Immediate action needed in South Asia to clean the air for children

NEW YORK –  Various cities of South Asia including Delhi, Lahore , Dhaka etc are continuously falling under the poor air quality since long.  This has a big impact on the health of people and lives of Children and aged population.

UNICEF Executive Director Henrietta Fore has issued a press statement showing the deep concern of the organisation on the toxic air in South Asia.

Around 620 million children in the region breathe polluted, toxic air. Because they have smaller lungs, breathe twice as fast as adults, and lack the immunities that come with age, children endure its damaging health and neurological effects the most, Henrietta said.

Complete  press release statement : 

“I was just in South Asia where I saw first-hand how children continue to suffer from the dire consequences of air pollution.”

“The air quality was at a crisis level. You could smell the toxic fog even from behind an air filtration mask. From every neighborhood, you could see the pollution obscuring buildings, trees and people. Schools and offices closed or curtailed hours. With winter approaching, the situation is set to become even worse.

“Around 620 million children in the region breathe polluted, toxic air. Because they have smaller lungs, breathe twice as fast as adults, and lack the immunities that come with age, children endure its damaging health and neurological effects the most.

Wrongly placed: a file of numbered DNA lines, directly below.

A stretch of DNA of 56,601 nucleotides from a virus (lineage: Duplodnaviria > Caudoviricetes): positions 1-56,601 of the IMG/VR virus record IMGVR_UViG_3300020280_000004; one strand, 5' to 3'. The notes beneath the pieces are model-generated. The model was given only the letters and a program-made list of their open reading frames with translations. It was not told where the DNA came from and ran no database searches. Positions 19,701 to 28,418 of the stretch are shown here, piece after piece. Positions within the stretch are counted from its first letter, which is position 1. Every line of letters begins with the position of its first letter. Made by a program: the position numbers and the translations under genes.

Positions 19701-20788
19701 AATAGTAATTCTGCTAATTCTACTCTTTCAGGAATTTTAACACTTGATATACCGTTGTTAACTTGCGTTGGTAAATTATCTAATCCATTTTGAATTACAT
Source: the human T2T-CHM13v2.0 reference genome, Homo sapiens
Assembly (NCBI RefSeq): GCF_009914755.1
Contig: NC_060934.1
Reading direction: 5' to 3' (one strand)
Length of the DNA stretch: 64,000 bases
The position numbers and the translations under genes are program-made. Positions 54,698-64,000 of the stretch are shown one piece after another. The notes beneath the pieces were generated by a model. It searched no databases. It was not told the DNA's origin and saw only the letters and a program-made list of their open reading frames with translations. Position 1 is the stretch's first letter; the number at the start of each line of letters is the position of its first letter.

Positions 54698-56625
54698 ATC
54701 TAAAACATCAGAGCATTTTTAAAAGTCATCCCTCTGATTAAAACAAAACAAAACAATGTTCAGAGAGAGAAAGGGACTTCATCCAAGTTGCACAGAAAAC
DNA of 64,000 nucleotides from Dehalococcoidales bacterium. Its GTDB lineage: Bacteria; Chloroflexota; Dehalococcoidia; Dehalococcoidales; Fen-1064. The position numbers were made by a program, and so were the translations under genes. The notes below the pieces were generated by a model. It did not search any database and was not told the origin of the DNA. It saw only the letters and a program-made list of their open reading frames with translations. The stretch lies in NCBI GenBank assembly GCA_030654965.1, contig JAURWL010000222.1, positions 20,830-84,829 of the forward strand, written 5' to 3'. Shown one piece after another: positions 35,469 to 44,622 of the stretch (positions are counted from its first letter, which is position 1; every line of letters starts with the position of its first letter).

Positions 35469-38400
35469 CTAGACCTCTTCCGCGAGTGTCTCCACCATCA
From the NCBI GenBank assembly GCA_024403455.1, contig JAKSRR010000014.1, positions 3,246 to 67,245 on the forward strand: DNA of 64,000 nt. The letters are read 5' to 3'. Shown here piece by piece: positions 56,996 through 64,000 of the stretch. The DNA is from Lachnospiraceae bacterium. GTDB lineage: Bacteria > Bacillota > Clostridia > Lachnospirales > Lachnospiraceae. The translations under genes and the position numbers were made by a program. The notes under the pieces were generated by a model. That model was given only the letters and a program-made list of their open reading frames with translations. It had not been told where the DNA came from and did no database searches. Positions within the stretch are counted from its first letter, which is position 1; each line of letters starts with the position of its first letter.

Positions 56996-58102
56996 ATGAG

“Air pollution is associated with one of the biggest killers of children – pneumonia, and linked to asthma, bronchitis, and other respiratory infections. Air pollution damages brain tissue and undermines cognitive development in babies and young children, leading to lifelong consequences that can affect their learning outcomes and future potential. There is evidence to suggest that adolescents exposed to higher levels of air pollution are more likely to experience mental health problems.

“The toxicity to children’s brain development and health is also toxic to society, which no government can afford to ignore. The ripple effects extend far and wide. When children are sick, they frequently miss school. In extreme cases, when the air is so toxic, schools may close, as we have seen in Delhi just this week. Pollution levels were literally above the range that sensors could measure, many times above what can reasonably be considered safe for children and clearly presenting grave risks to their health and development.”

“Health expenses may increase if children need care and treatment. Parents may need to stay home too, in order to care for their children. Potential income is lost, and quality of life is reduced. The effects of air pollution on children can be felt well into adulthood.

“UNICEF is calling for urgent action to address this air quality crisis. Governments in the region and around the world should take urgent steps to reduce air pollution by investing in cleaner, renewable sources of energy to replace fossil fuel combustion; provide affordable access to clean public transport; increase green spaces in urban areas; change agricultural practices and provide better waste management options to prevent open burning of harmful chemicals.

“Children have a right to live in a clean environment and to breathe clean air. We must act now.”

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